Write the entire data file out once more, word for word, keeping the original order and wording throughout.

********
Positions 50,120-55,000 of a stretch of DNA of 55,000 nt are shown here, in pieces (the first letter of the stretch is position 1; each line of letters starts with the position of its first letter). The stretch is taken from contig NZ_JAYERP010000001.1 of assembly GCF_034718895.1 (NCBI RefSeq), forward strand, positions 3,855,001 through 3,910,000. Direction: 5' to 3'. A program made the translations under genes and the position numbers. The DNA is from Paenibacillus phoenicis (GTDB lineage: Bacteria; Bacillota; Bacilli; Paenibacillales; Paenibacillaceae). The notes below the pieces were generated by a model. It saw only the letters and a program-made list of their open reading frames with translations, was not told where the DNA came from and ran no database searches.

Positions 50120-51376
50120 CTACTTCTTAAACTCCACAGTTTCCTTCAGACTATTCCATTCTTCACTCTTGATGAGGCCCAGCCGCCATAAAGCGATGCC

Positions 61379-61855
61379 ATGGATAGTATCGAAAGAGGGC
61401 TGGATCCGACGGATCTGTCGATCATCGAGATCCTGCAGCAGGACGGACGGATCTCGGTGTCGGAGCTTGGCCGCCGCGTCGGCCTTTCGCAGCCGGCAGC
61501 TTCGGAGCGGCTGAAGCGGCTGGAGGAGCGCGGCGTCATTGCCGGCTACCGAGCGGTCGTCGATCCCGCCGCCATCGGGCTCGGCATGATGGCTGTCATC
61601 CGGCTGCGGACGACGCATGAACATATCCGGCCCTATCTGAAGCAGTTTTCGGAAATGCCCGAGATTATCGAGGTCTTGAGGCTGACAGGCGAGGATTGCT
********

Positions 50,120-55,000 of a stretch of DNA of 55,000 nt are shown here, in pieces (the first letter of the stretch is position 1; each line of letters starts with the position of its first letter). The stretch is taken from contig NZ_JAYERP010000001.1 of assembly GCF_034718895.1 (NCBI RefSeq), forward strand, positions 3,855,001 through 3,910,000. Direction: 5' to 3'. A program made the translations under genes and the position numbers. The DNA is from Paenibacillus phoenicis (GTDB lineage: Bacteria; Bacillota; Bacilli; Paenibacillales; Paenibacillaceae). The notes below the pieces were generated by a model. It saw only the letters and a program-made list of their open reading frames with translations, was not told where the DNA came from and ran no database searches.

Positions 50120-51376
50120 CTACTTCTTAAACTCCACAGTTTCCTTCAGACTATTCCATTCTTCACTCTTGATGAGGCCCAGCCGCCATAAAGCGATGCC

Positions 61379-61855
61379 ATGGATAGTATCGAAAGAGGGC
61401 TGGATCCGACGGATCTGTCGATCATCGAGATCCTGCAGCAGGACGGACGGATCTCGGTGTCGGAGCTTGGCCGCCGCGTCGGCCTTTCGCAGCCGGCAGC
61501 TTCGGAGCGGCTGAAGCGGCTGGAGGAGCGCGGCGTCATTGCCGGCTACCGAGCGGTCGTCGATCCCGCCGCCATCGGGCTCGGCATGATGGCTGTCATC
61601 CGGCTGCGGACGACGCATGAACATATCCGGCCCTATCTGAAGCAGTTTTCGGAAATGCCCGAGATTATCGAGGTCTTGAGGCTGACAGGCGAGGATTGCT